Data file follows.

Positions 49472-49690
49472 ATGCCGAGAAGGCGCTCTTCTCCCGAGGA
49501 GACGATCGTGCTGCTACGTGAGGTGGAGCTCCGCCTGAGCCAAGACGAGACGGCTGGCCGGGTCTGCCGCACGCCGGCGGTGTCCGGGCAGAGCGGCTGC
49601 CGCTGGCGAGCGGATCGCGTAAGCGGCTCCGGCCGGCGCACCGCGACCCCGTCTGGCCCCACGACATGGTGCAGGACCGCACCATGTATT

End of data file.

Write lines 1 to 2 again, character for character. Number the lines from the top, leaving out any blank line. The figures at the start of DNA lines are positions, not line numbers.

Positions 49472-49690
49472 ATGCCGAGAAGGCGCTCTTCTCCCGAGGA